While Dubai Electricity and Water Authority (DEWA) allows solar panels to be installed on building rooftops under its Shams Dubai initiative, authorities here have yet to finalise the regulations governing the use of BIPV technology. But with the Dubai government’s strong track record of backing sustainability initiatives, experts predict it is only a matter of time before it gets the green light. In fact a number of high profile projects announced over the past year have already been earmarked to pioneer BIPV technology in the region.

Anoop Babu is a BIPV solar expert with Intec, part of Germanybased GOPA -International Energy


Consultants. Anoop is also a local representative for the Association of Solar Architects (ASA), an advocacy group for the worldwide deployment of BIPV technology, who has been advising local authorities currently drafting a set of BIPV regulations.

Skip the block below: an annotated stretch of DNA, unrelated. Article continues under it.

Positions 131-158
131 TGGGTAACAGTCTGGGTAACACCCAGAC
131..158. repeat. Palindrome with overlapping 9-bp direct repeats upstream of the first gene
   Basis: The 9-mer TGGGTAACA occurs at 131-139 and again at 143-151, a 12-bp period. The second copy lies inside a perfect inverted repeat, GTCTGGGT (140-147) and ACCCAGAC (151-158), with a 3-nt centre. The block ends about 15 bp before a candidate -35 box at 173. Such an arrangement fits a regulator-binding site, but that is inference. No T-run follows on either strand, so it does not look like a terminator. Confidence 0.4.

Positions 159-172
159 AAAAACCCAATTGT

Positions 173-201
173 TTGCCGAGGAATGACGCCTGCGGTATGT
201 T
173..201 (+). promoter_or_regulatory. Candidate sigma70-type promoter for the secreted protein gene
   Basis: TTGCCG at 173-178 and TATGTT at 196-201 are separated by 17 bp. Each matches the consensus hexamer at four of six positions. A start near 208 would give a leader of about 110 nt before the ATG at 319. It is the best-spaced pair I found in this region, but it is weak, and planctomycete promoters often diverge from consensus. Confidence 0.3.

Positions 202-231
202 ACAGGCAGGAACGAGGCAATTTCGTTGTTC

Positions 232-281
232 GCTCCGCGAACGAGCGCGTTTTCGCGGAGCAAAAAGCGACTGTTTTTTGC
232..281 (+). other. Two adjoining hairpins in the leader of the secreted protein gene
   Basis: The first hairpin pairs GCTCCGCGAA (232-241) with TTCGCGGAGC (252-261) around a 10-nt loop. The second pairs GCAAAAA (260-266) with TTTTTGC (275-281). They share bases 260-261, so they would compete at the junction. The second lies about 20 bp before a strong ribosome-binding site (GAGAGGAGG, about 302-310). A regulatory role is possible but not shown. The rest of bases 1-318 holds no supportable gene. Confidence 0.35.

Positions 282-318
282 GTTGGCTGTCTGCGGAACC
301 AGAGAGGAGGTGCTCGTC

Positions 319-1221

Though DEWA is the main entity charged with forming the regulations, they must also meet requirements laid down by Dubai Municipality and Dubai Civil Defence (DCD).

Meanwhile, other parts of the world, mainly in North America and Europe, have been forging ahead with the deployment of BIPV, even in heavily congested urban environments like New York City. In Europe, by 2020 every building will be mandated to generate some energy of its own, with BIPV offering one obvious solution to that challenge.


You might assume that using BIPV technology would multiply the cost of a building facade by a factor of two or three but this is not the case, says Anoop. Integrating the cells into a building’s windows and facades adds around 30-40% to the cost and can pay for itself in as little as two to three years, depending on the electricity tariff system used.